How swimming lets Sugar Grove teen with alopecia be herself
Leah Hayes is never so free as when she's in the pool.
She's never so excited as when she hears the crowd cheering, the water splashing, the results being announced from the race before hers.
She's never so empowered as when she's diving off the starting block and counting her strokes, pushing herself to beat not only the other swimmers but her own times.
At 13 and almost 5 feet, 7 inches tall, Leah has realistic dreams of making an Olympic Trials cut next year -- and eventually of making the U.S. Olympic team. The blue-eyed Sugar Grove teen has broken a handful of national age group records, regularly qualifies for high-level meets and recently was named Sports Illustrated's SportsKid of the Year.
Leah loves to win, but her drive comes from more than the records and the accolades.
It's the support she gets from her teammates and coaches. It's the feeling of true acceptance, of having a safe place where everybody thinks of her as a swimmer and nobody thinks twice about the fact that she's bald.
Living with alopecia
It was right around the time Leah started swimming that she began to lose her hair.
As a 6-year-old, she found it difficult to process the reality of her alopecia universales diagnosis, which meant she soon would be completely bald. In just four months, she lost all the hair on her scalp and body.
For the next few years, Leah wore wigs to hide her condition from most of the world. But they were "super-duper uncomfortable," she said, and she couldn't shake the feeling she wasn't being genuine.
So one day, Leah took a deep breath, stood in front of her fourth-grade class, announced she had been wearing a wig and explained why she didn't have hair.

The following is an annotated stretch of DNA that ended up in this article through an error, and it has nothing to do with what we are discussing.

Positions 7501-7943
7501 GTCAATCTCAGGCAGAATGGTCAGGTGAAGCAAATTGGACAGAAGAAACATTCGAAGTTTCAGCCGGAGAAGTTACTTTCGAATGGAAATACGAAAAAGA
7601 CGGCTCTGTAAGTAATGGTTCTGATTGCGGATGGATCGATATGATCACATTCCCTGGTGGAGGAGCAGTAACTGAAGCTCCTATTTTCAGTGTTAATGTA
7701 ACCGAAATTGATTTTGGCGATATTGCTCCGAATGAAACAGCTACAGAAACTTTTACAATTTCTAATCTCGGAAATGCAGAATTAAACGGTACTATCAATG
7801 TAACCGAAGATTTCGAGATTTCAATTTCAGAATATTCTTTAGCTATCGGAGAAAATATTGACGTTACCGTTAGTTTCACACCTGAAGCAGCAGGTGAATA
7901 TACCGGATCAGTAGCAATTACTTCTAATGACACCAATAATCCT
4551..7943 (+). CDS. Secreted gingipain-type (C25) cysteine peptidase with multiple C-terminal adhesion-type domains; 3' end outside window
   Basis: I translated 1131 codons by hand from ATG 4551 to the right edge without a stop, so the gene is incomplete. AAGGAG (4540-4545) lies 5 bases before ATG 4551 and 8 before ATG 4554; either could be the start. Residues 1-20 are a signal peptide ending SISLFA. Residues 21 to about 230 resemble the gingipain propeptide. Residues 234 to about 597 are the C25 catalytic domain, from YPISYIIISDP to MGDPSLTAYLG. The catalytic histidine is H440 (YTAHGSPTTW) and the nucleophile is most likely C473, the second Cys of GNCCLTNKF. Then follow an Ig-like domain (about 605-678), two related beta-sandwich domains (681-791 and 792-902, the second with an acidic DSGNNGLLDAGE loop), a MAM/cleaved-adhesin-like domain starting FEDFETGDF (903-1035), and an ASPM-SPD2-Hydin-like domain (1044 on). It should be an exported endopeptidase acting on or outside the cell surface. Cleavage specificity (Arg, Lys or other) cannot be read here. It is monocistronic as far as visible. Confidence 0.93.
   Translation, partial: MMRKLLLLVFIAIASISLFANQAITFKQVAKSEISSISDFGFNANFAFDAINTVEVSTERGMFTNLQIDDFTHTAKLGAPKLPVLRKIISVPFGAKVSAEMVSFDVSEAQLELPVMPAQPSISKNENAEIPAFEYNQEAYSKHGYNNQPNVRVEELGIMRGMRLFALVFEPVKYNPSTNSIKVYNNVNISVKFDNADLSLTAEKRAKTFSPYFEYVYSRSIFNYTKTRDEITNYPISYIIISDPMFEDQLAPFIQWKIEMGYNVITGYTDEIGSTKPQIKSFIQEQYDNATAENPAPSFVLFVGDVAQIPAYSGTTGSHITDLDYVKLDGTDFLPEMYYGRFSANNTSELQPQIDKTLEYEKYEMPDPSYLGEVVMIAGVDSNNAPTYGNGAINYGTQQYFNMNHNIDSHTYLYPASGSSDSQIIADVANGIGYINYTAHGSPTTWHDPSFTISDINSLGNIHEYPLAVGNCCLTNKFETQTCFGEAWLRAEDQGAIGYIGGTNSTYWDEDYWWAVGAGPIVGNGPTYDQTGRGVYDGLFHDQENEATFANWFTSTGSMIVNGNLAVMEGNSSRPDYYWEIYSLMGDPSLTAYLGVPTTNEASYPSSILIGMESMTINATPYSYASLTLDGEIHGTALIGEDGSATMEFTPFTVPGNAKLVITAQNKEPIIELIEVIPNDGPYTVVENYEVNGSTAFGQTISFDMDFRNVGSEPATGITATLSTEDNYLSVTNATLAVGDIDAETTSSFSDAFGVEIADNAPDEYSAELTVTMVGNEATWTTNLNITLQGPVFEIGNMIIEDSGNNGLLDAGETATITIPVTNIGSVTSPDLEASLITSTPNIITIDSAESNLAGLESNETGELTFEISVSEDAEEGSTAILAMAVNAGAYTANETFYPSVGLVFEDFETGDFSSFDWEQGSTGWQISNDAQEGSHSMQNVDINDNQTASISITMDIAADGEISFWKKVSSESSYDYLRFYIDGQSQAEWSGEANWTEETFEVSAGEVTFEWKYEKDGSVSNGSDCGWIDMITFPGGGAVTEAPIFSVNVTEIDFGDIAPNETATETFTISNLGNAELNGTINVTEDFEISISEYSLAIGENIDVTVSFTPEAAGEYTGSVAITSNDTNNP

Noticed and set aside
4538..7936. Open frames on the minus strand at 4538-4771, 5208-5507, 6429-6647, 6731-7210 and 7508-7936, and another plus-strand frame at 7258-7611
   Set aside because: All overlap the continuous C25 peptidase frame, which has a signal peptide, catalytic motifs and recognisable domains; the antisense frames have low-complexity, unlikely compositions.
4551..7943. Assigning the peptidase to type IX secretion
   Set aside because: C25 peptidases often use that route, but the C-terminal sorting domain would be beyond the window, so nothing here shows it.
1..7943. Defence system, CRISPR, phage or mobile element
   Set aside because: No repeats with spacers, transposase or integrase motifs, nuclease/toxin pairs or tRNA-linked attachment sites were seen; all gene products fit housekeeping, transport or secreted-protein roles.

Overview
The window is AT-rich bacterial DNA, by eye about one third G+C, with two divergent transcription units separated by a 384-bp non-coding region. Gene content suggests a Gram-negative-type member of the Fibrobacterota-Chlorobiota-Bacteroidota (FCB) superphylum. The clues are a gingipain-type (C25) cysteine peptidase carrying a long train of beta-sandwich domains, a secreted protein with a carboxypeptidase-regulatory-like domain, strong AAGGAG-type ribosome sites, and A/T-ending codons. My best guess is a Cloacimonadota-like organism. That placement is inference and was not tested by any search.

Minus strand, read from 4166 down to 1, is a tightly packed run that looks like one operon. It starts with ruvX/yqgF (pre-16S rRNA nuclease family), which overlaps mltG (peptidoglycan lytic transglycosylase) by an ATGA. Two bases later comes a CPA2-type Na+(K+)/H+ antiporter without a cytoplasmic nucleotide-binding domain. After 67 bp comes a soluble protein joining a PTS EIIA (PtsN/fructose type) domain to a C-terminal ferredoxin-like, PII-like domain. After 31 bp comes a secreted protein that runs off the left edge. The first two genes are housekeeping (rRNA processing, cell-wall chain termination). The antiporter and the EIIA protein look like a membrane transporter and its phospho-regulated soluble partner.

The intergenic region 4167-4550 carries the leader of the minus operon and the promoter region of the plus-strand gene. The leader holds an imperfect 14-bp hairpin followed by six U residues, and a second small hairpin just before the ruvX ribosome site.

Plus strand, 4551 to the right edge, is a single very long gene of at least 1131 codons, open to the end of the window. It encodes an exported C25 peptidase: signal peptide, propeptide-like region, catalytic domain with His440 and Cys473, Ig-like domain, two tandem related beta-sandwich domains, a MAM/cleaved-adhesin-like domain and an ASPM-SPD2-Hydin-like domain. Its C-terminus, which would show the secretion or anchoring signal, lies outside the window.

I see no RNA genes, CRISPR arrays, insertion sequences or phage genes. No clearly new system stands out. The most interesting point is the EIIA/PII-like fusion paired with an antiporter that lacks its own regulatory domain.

Her classmates didn't laugh, didn't scoff. Instead they wrote her cards of support and told her they hoped for a cure.
"I felt like I wasn't being honest with my class and being who I truly was," she said. "It was nerve-wracking and very emotional, but after everything, I was just over the top with joy."
The one group from which Leah never hid her alopecia was her swim team, the Fox Valley Park District Riptides. Her teammates, some of whom became her closest friends, helped her embrace what makes her unique.
"They definitely made me more comfortable with myself," Leah said. "I feel respected because I can just walk around bald, and people won't take second looks. They won't stare at me."
Having a hydrodynamic edge over competitors who wear swim caps doesn't hurt, either, she said, smiling.
Still, she's a teen and there are times when she feels self-conscious, perhaps because of a rude comment or a rough day at school. Her parents and coaches offer words of encouragement, she said, but she typically prefers to spend time alone until she can "suck it up and get over it."
And get back in the pool.
Riptides Coach Nancy Hooper vividly remembers the regional meet where Leah first qualified for state.
She was an eager, energized 9-year-old who had just started swimming competitively the year before. She wanted to win every race -- and in that meet, she did.
The state competition was a different story. Race after race, Leah failed to reach the podium, and she was increasingly frustrated.
"She's like, 'This meet isn't very much fun,' and I said, 'All in good time,'" her coach said. "I was trying to get her to understand, hey, this is part of the journey."
Not one to resist constructive criticism, Leah returned to the pool motivated to work hard, perfect her strokes and improve her times. She qualified again the next season and won her first state event -- the 50-meter breaststroke -- from an outside lane. The year after that, she swept the state competition.